The new King Island Water Treatment Plant (WTP) has been officially unveiled by TasWater, with the completion of the project representing a significant milestone for the water provider and the Currie and Grassy communities.

The multimillion-dollar infrastructure project now supplies water to both Grassy and Currie customers through a pipeline spanning more than 26km, sourcing water from the Upper Grassy Dam.

TasWater CEO, Michael Brewster, said the treatment plant can treat about a million litres of water a day, meeting the needs of the growing Currie, Grassy and surrounding areas for years to come.

“The new plant brings water treatment on the island up to modern day standards, and features controls and stringent processes to treat the water consistent with the requirements of the Australian Drinking Water Guidelines,” Mr Brewster said.

Construction of the project started in November 2018, taking about 12 months to complete.

“It is extremely satisfying to now see this new plant fully operational, and I recognise the considerable amount of work carried out by our local contractors and joint venture partners Laurie Curran Water and MSD,” Mr Brewster said.

“We are pleased to have worked closely with the King Island Council and Stornoway, who manage all our treatment and network facilities on the island, along with other stakeholders and companies to bring this project to fruition.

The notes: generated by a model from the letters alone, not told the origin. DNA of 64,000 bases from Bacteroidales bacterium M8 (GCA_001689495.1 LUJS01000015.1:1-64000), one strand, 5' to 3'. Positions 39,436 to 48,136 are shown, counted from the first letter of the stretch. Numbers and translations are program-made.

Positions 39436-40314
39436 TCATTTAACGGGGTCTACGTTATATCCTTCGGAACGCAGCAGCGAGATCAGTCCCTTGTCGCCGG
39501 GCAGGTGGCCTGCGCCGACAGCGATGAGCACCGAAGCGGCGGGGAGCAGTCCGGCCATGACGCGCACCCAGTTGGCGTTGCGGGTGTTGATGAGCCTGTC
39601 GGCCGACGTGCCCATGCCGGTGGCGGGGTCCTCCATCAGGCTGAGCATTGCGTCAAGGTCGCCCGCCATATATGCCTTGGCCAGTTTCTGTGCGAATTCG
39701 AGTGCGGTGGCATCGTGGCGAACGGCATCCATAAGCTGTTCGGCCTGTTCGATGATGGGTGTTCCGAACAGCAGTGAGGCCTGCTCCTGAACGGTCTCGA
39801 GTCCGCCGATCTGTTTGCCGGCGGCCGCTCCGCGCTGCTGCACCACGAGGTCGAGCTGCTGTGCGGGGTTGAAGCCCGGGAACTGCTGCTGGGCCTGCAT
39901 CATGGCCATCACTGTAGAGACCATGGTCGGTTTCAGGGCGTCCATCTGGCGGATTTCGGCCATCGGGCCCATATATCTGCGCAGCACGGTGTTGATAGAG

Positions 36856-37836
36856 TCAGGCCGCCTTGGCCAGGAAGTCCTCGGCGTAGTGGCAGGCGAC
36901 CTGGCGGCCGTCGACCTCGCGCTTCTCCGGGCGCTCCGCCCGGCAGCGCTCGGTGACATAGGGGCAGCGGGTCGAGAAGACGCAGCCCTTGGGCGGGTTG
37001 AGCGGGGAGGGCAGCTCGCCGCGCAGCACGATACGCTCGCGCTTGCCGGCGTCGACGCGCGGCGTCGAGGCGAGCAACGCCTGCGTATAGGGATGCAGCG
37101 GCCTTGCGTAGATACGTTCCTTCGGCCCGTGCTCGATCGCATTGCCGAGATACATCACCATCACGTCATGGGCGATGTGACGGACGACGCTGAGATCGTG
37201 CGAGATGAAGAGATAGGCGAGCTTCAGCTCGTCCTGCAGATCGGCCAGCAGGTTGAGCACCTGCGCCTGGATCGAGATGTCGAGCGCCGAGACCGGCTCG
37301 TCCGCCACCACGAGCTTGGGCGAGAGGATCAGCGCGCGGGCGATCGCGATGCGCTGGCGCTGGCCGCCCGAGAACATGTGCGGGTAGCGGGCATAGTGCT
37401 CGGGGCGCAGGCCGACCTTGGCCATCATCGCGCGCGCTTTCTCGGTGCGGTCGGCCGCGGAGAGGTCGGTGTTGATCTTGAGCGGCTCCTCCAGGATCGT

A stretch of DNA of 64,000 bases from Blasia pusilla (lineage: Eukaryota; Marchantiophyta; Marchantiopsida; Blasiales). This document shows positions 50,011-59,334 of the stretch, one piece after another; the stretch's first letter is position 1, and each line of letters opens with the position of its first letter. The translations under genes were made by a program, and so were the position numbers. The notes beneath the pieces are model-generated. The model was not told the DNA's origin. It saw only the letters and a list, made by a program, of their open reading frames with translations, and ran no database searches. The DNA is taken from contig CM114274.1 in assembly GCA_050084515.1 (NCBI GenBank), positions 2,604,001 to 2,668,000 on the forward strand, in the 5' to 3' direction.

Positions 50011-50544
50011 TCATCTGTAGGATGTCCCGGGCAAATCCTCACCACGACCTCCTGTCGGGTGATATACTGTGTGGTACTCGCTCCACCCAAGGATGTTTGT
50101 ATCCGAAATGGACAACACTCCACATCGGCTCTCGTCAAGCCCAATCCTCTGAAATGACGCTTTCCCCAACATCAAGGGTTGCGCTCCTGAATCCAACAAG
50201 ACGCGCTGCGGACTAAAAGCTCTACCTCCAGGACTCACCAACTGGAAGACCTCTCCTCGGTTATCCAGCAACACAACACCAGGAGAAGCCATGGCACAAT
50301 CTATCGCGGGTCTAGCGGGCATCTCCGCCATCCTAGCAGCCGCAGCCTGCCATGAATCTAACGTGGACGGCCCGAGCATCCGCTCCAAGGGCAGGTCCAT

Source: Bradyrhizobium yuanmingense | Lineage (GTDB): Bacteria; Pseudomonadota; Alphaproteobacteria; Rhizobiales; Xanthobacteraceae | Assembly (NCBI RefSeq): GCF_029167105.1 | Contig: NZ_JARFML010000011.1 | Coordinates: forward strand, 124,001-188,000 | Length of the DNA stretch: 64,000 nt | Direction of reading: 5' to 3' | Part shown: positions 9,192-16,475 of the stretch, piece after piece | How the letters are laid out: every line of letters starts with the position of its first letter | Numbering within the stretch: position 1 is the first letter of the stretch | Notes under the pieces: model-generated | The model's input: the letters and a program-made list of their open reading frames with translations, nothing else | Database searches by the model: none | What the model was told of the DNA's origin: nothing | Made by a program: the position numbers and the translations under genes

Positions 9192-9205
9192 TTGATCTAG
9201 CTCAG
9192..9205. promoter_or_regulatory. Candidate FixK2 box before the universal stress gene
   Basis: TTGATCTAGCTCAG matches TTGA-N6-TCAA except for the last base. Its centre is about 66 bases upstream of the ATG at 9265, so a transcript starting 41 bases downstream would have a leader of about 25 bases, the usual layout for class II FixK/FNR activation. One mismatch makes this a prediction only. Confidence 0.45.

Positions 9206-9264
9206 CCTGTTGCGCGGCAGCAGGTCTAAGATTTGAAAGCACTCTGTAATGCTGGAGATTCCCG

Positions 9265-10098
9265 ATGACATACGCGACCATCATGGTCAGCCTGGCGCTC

“I appreciate the support the council has provided throughout this project and thank the community and nearby residents for their patience during the construction period.

“The King Island Water Treatment Plant demonstrates TasWater’s commitment to the economic development of the island and Tasmania, and I am confident it will provide enduring benefits to the community and the environment.”

To mark the official launch, a ribbon-cutting ceremony took place on Thursday 21 November 2019 , with official guests taking a tour of the new water treatment plant site at Grassy.

Charlotte Pordage is Editor of Utility magazine, a position she has held since November 2018. She joined the team as an Associate Editor in October 2017, after sharpening her writing and editing skills across a range of print and digital publications. Charlotte graduated from Royal Holloway, University of London, in 2011 with joint honours in English and Latin. When she's not putting together Australia's only dedicated utility magazine, she can usually be found riding her horse or curled up with a good book.

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